For the art lover, there’s a particular kind of thrill that comes from seeing the subject of a beloved artwork in real life. It’s not merely the element of fame, though there is that — who wouldn’t be awed to find themselves standing on the self-same spot where their favourite artist once stood poring over the tiniest details with their brush? — but there’s also a chance to get a unique insight into the mind of the artist. You can see what they saw, and how they interpreted it; and marvel at the mysterious space in between.
Of course there’s something else on display here, too: the passage of time. The scenes of 19th century France that once sprawled out before the likes of Seurat are hardly the same scenes that unfurl before us now. What’s changed? What would the painter see if he stood at the same spot today?
Pondering these questions is all part of the experience. Because painters don’t just show us things: as Van Gogh once wisely remarked, they teach us how to see.
Claude Monet’s Water Lilies
Location: Giverny, France
In order to paint the gardens at Giverny, Monet first had to summon them into being. He was both creator and documenter; audience and host. He had the water lily pond dug out on his land, its shape inspired by the gardens he’d seen on Japanese prints. The wisteria-covered Japanese bridge, dramatic weeping willows and perennial nympheas that bloomed across the surface of the water were a repeated source of inspiration. While the house and gardens became badly neglected after World War II, they’ve since been restored to their former glory and are open to the public. As for Monet’s much-painted pond, it to be re-dug: but it’s none the less a chance to see the gardens quite faithfully to the way Monet saw them.
Georges Seurat’s A Sunday Afternoon on the Island of La Grande Jatte
Location: Ile de la Jatte, France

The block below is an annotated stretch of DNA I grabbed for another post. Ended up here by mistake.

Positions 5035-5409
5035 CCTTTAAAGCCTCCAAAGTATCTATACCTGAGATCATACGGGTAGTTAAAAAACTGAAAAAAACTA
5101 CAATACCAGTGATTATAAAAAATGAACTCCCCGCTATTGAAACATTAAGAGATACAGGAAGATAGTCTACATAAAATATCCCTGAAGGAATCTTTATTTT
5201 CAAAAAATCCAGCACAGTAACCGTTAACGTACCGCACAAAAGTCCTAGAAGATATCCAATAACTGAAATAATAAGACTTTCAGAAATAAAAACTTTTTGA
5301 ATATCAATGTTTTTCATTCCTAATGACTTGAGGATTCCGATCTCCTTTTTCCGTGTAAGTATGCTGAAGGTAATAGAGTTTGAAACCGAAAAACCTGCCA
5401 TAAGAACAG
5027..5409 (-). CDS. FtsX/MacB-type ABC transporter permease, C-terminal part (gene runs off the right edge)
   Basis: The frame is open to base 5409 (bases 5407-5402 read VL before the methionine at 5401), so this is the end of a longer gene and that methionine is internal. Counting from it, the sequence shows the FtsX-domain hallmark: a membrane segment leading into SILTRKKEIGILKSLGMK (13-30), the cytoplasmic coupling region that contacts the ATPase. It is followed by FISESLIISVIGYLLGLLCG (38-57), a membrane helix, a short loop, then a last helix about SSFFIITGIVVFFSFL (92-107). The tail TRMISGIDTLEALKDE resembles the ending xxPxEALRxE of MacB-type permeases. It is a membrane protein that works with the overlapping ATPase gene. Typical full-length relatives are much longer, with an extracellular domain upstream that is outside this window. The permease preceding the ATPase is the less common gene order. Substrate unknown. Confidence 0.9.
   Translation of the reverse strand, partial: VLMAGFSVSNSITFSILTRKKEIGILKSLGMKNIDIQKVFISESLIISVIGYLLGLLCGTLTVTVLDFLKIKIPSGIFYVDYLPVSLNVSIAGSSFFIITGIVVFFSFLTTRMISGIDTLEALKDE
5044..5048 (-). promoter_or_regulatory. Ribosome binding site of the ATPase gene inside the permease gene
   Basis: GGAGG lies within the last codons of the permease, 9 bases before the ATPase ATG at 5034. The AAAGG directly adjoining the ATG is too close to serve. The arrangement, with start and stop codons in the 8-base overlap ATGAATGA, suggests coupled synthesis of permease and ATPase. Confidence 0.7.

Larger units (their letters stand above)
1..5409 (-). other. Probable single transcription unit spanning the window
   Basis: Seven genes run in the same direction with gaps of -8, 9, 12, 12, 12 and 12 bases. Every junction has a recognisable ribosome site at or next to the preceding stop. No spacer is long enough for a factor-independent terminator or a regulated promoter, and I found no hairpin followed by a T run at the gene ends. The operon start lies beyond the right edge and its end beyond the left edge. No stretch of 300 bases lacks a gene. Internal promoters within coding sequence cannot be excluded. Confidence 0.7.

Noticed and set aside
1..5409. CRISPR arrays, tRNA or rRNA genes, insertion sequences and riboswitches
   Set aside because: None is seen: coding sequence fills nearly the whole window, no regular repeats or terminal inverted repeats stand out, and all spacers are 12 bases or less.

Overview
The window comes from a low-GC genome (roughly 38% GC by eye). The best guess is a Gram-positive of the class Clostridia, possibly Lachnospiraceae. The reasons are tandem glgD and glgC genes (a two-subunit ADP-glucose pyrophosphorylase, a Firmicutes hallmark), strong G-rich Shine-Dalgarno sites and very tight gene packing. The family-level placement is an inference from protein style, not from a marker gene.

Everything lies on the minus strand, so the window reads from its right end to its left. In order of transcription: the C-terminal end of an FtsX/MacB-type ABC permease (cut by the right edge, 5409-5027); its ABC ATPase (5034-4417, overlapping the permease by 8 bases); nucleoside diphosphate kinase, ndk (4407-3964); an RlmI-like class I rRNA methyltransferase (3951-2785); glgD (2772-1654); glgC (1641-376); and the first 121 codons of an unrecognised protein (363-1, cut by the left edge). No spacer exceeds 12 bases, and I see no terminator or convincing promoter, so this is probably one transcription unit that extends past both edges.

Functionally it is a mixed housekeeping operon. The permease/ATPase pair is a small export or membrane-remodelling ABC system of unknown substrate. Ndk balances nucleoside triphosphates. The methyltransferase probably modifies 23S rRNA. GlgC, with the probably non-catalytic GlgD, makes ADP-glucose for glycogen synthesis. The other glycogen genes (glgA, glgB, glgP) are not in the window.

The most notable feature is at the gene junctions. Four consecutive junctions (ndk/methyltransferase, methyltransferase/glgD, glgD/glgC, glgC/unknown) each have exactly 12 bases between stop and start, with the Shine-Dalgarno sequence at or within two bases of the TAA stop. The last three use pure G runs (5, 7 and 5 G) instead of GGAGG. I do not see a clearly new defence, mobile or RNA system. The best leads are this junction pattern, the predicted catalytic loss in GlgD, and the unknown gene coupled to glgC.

Georges Seurat was only 26 when he completed his largest and most famous work. The pointillist masterpiece depicts Sunday picnickers on the Island of la Grande Jatte, which sits in the Seine river at the gates of Paris. Seurat’s rather revolutionary work (completed in 1886) shows everyday people relaxing on the banks of the river on an ordinary Sunday — and yet he painted them to be stiff and strange, almost robotic. Seurat was inspired by ancient art, like the Panathenaic procession in the Parthenon. He wanted his modern people to file past in that same flat manner. What would Seurat think of this generation of modern people, eyes glued to phones in an oblivious procession? Something to ask yourself as you sit on the green slopes of La Jatte today.
Caspar David Friedrich’s Chalk Cliffs on Rügen
Location: Rügen Island, Germany
The chalk cliffs of Rügen Island feature in the 1818 work by Romantic German painter Caspar David Friedrich. The painting shows three figures — usually interpreted to include Friedrich himself and his wife Caroline — looking out beyond the cliffs to a watery abyss (often thought to represent death). Part of the Jasmund National Park, the cliffs themselves are dramatic, awe-inspiring, and majestic. It’s little wonder that Friedrich found inspiration in their towering beauty: he was fascinated by the idea of the sublime, that spiritual philosophy in which man can’t help but feel insignificant when contemplating the sheer power of nature. Visit Rügen Island today, and that cloud of sublimity still lingers.
Vincent Van Gogh’s Cafe Terrace at Night
Location: Arles, France
A cafe terrace sheltered by a yellow awning and bathed in golden light; overhead a string of stars against a midnight blue sky. This scene of Arles, France, is unmistakably one seen through the eyes of Vincent Van Gogh, even though the stars haven’t yet evolved into the hypnotic swirls that would later come to typify his works. If you visit Arles you can stand outside Le Cafe La Nuit and find yourself gazing at an almost-identical likeness of the scene. Though you may not care to go in for a meal: unfortunately the café relies upon the Van Gogh fame to survive, instead of upon good food and service.